from The Century Dictionary and Cyclopedia
- n. A pudding with meat baked in it.
Sorry, no etymologies found.
The pudding-pie is now as rare as a Deddington parking space.
I baked my pudding-pie for 35 minutes, with another 10 minutes in the oven whilst it cooled - plenty long enough to get a 'set'.
My theory on the rock hard pudding-pie casing is that it was not designed to be eaten, but was to transport the filling home from the fair where it could be consumed.
The Deddington pudding-pie appears to have been a hard pastry case (the pie) with a pre-cooked filling that included fruit (the pudding), the whole was then baked.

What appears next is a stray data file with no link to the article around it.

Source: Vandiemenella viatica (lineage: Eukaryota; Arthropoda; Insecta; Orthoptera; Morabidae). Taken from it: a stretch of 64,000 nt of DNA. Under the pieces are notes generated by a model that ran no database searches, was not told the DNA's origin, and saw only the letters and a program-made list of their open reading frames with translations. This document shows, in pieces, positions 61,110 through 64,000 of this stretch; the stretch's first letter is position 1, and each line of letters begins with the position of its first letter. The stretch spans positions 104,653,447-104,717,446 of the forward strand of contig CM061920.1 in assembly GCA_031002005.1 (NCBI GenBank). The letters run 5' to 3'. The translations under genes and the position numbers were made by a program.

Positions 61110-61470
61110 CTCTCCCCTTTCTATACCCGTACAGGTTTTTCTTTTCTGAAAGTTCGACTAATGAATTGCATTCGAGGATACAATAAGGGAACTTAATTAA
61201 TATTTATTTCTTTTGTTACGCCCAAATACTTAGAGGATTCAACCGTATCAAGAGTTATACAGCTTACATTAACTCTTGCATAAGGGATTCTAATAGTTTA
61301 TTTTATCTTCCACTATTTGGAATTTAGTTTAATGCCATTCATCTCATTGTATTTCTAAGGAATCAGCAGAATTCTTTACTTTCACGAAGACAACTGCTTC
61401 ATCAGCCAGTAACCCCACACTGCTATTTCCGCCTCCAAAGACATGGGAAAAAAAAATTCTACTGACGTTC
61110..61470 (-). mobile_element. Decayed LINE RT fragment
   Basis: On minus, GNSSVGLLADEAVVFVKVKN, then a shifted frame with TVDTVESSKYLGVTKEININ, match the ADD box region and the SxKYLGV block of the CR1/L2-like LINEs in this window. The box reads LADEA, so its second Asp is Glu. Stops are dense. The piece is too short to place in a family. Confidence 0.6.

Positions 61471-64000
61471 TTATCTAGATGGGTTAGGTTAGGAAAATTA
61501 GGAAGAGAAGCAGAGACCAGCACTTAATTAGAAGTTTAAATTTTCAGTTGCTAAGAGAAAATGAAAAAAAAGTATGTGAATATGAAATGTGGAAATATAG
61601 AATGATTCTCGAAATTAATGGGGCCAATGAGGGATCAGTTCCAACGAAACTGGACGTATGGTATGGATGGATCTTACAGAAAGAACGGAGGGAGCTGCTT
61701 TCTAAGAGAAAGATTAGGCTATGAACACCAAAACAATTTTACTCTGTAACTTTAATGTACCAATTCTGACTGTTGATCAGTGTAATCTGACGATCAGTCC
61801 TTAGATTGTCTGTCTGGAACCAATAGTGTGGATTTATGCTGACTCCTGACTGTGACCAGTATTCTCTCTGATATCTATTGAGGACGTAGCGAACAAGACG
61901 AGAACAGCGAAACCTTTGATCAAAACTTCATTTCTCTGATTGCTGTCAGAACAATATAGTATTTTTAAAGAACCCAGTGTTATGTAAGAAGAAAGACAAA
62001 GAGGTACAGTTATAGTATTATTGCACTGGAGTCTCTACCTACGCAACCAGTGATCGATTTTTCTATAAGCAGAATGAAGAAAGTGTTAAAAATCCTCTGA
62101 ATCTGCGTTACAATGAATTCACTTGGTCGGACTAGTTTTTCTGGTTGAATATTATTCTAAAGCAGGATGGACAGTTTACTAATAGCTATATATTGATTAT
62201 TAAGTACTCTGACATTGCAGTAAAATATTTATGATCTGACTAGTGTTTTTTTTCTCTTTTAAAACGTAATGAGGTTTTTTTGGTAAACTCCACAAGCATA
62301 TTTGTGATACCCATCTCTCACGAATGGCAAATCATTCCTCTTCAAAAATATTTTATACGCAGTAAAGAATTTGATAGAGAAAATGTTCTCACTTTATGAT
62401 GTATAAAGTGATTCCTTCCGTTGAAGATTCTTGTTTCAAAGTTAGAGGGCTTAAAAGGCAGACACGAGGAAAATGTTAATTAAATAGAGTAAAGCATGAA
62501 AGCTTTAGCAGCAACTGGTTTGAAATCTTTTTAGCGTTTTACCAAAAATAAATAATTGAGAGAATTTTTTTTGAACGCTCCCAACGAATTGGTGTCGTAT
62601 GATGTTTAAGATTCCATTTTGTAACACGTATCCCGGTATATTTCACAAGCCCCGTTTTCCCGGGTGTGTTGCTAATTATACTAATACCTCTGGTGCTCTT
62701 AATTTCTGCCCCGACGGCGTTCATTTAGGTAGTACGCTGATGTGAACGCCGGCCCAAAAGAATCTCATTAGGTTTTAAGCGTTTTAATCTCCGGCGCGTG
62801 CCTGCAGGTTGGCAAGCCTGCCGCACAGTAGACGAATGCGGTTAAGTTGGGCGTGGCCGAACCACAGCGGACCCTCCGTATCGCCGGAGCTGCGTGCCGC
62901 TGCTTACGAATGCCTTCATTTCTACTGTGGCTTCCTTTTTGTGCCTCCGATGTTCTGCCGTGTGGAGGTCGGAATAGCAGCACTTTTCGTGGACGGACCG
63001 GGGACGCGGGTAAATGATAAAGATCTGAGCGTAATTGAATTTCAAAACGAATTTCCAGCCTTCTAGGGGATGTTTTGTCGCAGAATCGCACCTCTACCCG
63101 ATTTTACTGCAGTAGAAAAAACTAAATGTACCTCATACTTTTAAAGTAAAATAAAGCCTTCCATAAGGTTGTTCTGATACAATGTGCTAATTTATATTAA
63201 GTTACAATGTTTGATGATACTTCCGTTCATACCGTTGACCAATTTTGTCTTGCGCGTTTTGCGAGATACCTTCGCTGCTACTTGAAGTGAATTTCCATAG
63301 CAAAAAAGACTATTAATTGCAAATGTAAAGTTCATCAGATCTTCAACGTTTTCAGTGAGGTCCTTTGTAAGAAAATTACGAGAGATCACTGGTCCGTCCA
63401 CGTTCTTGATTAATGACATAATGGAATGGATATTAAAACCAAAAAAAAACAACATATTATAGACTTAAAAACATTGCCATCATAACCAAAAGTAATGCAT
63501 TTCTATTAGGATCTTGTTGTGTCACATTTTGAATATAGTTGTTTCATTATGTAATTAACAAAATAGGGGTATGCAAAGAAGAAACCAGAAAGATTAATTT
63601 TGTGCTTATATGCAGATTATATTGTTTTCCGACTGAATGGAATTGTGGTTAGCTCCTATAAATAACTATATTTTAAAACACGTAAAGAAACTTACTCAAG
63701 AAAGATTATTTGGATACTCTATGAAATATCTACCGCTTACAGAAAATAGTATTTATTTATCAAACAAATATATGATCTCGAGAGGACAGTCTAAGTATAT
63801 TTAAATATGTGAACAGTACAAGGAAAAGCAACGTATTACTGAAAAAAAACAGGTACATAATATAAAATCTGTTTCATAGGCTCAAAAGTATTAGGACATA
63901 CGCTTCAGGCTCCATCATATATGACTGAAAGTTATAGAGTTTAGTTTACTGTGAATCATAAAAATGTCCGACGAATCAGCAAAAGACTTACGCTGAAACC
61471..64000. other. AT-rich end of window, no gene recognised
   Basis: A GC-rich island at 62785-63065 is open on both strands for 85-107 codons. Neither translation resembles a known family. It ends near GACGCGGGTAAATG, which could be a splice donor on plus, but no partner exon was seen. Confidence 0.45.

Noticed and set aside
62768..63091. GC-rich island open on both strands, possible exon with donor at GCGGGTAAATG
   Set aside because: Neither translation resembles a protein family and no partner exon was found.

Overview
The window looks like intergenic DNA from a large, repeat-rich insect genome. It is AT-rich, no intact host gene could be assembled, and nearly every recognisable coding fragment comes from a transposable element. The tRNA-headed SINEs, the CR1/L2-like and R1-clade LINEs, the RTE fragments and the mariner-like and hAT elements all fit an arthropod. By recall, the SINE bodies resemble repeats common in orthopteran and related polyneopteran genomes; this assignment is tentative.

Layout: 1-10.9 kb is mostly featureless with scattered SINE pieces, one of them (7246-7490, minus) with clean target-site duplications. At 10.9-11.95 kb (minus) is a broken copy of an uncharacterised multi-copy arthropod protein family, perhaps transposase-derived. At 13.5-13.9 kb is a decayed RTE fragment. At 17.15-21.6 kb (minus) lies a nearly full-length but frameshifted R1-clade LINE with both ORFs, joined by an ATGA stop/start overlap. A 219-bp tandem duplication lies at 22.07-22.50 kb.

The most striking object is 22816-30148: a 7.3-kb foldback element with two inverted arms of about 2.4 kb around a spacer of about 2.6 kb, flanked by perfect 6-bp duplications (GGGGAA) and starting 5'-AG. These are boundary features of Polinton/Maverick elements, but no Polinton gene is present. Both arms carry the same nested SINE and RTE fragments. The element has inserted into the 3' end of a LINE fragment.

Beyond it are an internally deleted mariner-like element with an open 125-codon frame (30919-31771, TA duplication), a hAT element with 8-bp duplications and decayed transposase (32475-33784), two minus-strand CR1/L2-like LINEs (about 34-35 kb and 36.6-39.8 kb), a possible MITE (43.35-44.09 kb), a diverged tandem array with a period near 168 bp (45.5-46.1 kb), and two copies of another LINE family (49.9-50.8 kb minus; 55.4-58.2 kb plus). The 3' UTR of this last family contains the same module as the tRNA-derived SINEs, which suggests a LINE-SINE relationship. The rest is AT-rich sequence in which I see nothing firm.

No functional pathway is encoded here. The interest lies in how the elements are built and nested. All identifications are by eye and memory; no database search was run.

Quite different to the description of the pudding-pie as a plum pudding in an hardy pastry piecrust.
Thomas and Ruth Fowler, like their family before them, guarded the pudding-pie recipe carefully and their recipe died with them.
Sirrah, there is no deceit in a bag-pudding, is there? nor in a plain pudding-pie?